What personal recommendations can you make for people to meet other vegans?
Start by putting yourself where there is a high concentration of vegan people. Most cities have a vegan event every few weeks or so. You can easily Google them for your area. You can check out all the local vegan venues surrounding you and ask for more information on events as well. Facebook has an event section where you can search for vegan events there. Facebook groups also list events that may be going on in your area. I also love the groups because they are great for finding new vegan friends as well as their private meetups.
What does living cruelty-free mean to you? Does it extend to the way you as a vegan treats other humans too?
I am not sure we can ever be 100% cruelty-free. But we can make sure we try and do better wherever possible. I believe you can take time to avoid doing and buying into things that cause harm to others and animals. For me that includes being rude to people, bullying others, the makeup that I use, the foods that I eat, as well as the way I care for my pets.
What are your favorite Vegan non-food products or companies?
I’m still out here trying so many different vegan alternative foods to really find new favorites. However, for years now I have been enjoying most products from Gardein and Morningstar. More recently, Aldi’s continues to broaden their vegan brand options which I love especially since I do most of my shopping there.
What is the toughest Vegan item to find that you need?
One of the most common things that people find the hardest to give up is cheese. I love how common vegan cheese has become and I don’t really dislike any of the ones I’ve tried. However, it can be hard to find the various forms of cheeses for different items that I am cooking in every store. My compromise is that I keep a large amount of nutritional yeast which is already in most vegan cheese products as a staple in my home. It gives off a cheesy taste as well as it adds a good flavor to most of the food that I eat. I buy it from Amazon and this is the one I get every few months.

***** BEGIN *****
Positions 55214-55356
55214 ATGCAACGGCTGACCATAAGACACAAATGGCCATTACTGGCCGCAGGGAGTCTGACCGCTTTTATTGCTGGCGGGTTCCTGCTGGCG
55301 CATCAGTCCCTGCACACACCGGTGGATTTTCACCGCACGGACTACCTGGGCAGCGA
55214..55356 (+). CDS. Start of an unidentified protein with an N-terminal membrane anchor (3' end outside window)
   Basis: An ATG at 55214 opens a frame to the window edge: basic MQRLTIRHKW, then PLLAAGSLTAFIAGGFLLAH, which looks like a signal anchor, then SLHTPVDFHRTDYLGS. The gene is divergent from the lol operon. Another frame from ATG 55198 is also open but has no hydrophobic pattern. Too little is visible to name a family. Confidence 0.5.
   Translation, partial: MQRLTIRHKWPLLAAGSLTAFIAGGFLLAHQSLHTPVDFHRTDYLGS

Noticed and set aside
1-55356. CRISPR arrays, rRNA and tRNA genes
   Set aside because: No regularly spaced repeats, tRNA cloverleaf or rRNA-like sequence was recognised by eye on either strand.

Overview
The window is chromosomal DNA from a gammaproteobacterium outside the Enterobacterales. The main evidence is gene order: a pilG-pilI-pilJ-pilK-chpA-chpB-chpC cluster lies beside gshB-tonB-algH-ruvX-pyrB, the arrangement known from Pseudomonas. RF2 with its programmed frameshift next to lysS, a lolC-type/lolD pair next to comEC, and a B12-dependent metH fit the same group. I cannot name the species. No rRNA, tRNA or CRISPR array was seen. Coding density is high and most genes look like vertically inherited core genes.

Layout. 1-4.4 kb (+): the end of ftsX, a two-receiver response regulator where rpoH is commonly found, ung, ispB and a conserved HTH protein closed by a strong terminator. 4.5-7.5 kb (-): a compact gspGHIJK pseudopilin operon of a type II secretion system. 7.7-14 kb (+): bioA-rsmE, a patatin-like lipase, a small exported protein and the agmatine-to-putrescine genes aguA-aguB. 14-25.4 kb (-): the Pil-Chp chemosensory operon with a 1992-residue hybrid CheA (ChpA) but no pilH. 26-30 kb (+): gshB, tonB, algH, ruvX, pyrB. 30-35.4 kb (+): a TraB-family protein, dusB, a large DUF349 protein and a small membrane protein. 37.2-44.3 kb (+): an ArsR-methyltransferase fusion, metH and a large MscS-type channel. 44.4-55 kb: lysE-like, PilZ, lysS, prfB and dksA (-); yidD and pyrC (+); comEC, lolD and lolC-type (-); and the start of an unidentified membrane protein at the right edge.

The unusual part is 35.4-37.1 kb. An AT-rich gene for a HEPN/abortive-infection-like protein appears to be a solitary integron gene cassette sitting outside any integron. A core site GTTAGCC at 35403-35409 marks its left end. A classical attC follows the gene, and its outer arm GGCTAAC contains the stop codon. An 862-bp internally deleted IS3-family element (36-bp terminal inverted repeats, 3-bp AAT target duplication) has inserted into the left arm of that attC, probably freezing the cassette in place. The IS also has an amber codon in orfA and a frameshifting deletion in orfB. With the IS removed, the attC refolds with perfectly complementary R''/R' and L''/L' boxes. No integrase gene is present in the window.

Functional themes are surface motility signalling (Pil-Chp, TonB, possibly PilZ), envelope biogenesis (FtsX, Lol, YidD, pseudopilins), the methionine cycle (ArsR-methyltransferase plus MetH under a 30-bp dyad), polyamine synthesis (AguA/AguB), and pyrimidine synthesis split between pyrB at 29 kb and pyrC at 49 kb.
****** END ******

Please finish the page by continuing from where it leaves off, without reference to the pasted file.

Talk about a time when you struggled with your Veganism?
I feel like my hardship and being vegan is funny and yet simple. Sadly, I’m very lactose intolerant so I’ve always limited my dairy intake or so I thought. In my I pescatarian days my favorite snack for years has been Tom’s Salt and Vinegar chips. A few years ago, I was eating them quite frequently and at the same time and I was having a lot of stomach issues. I started cutting out everything that I knew had milk in it. Yet, nothing seemed to help me. It was a long time before I thought to check the ingredients on the bag of chips I consumed regularly. I believe it was me being in denial, but I chose to play it off as though it wasn’t possible for a cheese-less snack to contain dairy. Of course, I was horrified when I looked and found milk listed on the back of the bag and I had to give up my absolute favorite snack. I chose to make the sacrifice and it took about two weeks for my stomach to normalize.
Tom’s chips are the sourest salt and vinegar chips out there that is why they were my favorite. I hoped that they were the only chips that contained milk but come to find out most salt and vinegar chips have milk in them for some reason. Sadly, most chips, cheese-less or not have milk in them. On a positive note after a while, I found three types of salt and vinegar chips that don’t have any milk in them. That includes Lays, Walmart brand and oddly enough the wavy version of Tom’s salt and vinegar chips which are hard to find, are all milk free. For me, the closest tasting, as well as easiest to find, are the Walmart brand salt and vinegar chips. They are very sour just like Tom’s brand.
I chose to take this as a lesson and I started paying closer attention to and checking all the ingredients of the things I was used to eating and I soon realized how insidious milk was. Milk is actually included in so many different foods that you wouldn’t I think it would originally be in. This is the reason so many people have stomach problems and they don’t realize they are constantly dosing themselves with dairy. The less dairy you consume the more sensitive you become to it .
In the same instance, there are certain foods that you would think have milk in them that don’t. So regardless, always check your ingredients. This facilitated an easier transition into a vegan lifestyle and plant-based eating for me. I was more aware of what was off-limits as well as the things that I was able to replace them with already.